a A single microvascular clamp was placed on the proximal arterial stump leaving the distal artery free unclamped. b The anastomosis was started with a central stitch on the posterior wall. Subsequent the sutures were advanced counter-clockwise, adjacent to the previous suture. c The first central knot was pulled by the assistant to the left side to improve visualization of the anterior wall anastomosis. d The distal artery was clamped and the anterior wall was completed in a similar manner

Follow-up

The blood flow of the reconstructed artery was assessed by postoperative Doppler ultrasonography at 1 week postoperation, as well as at 1, 6, and 12 months. CT angiography (CTA) was carried out after 6 months, one year, and every following year. Follow-up continued through August 31, 2018.

Statistics

All data were analyzed using SPSS version 22.0 software (SPSS, Inc., Chicago, IL, USA). Categorical data were expressed as a percentage and compared using Fisher’s test. Continuous data were expressed as a median (range) and compared using unpaired t test. Calculations and graphs were made using GraphPad Prism 5.0. P < 0.05 was considered significant.

Results

A total number of 9 men and 12 women, with a mean age of 54 years (range 19–78), were included in our study. The surgical procedures consisted of 19 PDs and 2 TPs. All procedures achieved successful R0 resection with no intraoperative complications. Operations were performed at the same institution by five surgeons each with over a decade of hepatopancreatobiliary experience. The arterial reconstruction was performed by the same microsurgical team that performed LDLT. The mean operation time was 589.2 min (range 187–855 min), and the mean time for arterial reconstruction was 25.1 min (range 21–33 min). The mean blood loss was 724 mL (range 200–2,000 mL). The mean tumor size was 4.9 cm (range 1.4–16 cm). The tumors were located at the pancreatic head (n = 10), the whole pancreas (n = 2), the distal CBD (n = 5), the ampulla (n = 2) and the retroperitoneum with pancreatic head involvement (n = 2). Fourteen patients had regional lymph node metastasis (Table 1).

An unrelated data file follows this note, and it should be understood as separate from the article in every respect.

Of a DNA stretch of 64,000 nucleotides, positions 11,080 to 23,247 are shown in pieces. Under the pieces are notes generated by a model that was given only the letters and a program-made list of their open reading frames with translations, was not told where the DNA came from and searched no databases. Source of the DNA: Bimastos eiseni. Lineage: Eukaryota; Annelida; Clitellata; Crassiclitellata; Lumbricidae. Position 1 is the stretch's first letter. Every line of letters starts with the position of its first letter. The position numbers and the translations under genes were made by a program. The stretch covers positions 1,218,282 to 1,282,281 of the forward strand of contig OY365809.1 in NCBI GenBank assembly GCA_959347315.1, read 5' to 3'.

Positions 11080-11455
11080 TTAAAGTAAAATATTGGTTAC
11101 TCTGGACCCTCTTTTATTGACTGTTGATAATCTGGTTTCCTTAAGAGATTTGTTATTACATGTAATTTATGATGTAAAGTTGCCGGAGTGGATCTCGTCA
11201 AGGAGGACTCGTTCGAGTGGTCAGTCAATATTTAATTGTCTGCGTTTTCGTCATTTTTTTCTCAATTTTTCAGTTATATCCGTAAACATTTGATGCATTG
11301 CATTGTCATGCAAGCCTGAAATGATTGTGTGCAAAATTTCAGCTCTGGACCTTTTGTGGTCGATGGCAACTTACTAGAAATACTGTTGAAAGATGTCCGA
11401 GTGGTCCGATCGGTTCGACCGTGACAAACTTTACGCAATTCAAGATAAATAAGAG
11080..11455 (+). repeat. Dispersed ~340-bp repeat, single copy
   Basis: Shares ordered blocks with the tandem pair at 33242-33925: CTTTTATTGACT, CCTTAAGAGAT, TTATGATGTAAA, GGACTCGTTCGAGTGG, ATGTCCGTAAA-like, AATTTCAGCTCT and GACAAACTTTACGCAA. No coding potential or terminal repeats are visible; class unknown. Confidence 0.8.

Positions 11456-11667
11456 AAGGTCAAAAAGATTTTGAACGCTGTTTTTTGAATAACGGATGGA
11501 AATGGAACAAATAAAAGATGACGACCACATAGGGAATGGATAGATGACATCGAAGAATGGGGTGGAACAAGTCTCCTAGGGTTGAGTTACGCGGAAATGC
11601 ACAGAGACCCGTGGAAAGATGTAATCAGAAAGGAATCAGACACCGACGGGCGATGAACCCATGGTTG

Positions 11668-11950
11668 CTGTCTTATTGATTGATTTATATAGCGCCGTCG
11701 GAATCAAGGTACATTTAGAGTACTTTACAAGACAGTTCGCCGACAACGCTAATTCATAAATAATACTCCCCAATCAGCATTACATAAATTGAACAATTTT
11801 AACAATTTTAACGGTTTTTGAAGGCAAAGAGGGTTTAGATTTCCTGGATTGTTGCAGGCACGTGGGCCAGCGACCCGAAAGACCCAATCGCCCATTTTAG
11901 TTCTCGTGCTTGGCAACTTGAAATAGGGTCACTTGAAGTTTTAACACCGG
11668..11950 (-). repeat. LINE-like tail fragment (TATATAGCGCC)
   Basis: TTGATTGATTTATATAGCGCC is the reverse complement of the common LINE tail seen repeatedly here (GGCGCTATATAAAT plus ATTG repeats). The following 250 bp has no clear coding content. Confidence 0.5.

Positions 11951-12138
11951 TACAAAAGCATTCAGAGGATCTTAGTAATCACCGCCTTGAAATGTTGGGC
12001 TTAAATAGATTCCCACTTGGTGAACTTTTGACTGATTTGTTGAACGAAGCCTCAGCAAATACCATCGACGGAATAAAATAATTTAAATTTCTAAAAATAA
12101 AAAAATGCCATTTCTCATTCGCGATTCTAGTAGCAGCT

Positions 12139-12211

Table 1 Patient Demographics

Regional arterial resection and direct end-to-end anastomosis were used in 11 patients, whereas end-to-side anastomosis was performed in two cases. In one case, an accessory right hepatic artery (ARHA) was anastomosed to the common hepatic artery (CHA), in the second case, a replaced RHA from the SMA was anastomosed to the LHA (from the left gastric artery, LGA). In three cases, the RHA was anastomosed to the stump of the GDA. In one patient, the proper hepatic artery (PHA) was anastomosed to the LGA. Also, an allogeneic frozen iliac artery graft was interposed for the reconstruction of SMA in one case. In the remaining three cases with the SMA involvement of the tumor, autologous great saphenous vein (GSV) was used for SMA interposition. In one of those cases, the CHA was invaded simultaneously and was reconstructed in an end-to-end manner. Nine patients underwent portal vein resection additionally, with interpositional allogeneic frozen iliac artery grafts used in three cases due to inadequate length for a direct end-to-end anastomosis (Table 2).

Table 2 Surgical Outcomes

Eighteen patients recovered and were eventually discharged after the operation. Their postoperative hospital stay was 19 ± 7 days without complications. Three patients died from intra-abdominal hemorrhage due to pancreatic fistulae resulting in sepsis during their hospital stay. It is worth mentioning that bleeding at the arterial anastomosis site was not found in any of the three patients, which was confirmed by digital subtraction angiography (DSA) or laparotomy. The mean follow-up duration was 16.7 months (0.3–71 months) (Table 3). Both the reconstructed arteries and veins showed adequate patency in the postoperative Doppler ultrasonography and subsequent CTA’s.

Table 3 Patient Outcomes and Disease Pathologies

Eleven patients with pancreatic adenocarcinoma who received surgery were compared with eleven patients who received chemotherapy alone from January 2012 to August 2018 (Table 4 and Fig. 4). The oncologic outcomes were similar between the two groups with the median survival of 11.6 months in the operative group vs. 8.5 months in the chemotherapy group, p > 0.05.

Table 4 Outcomes of Patient with Pancreatic Adenocarcinoma
Fig. 4
figure4

The median survival time was 11.6 months in operative group vs. 8.5 months in the chemotherapy group, p > 0.05

Discussion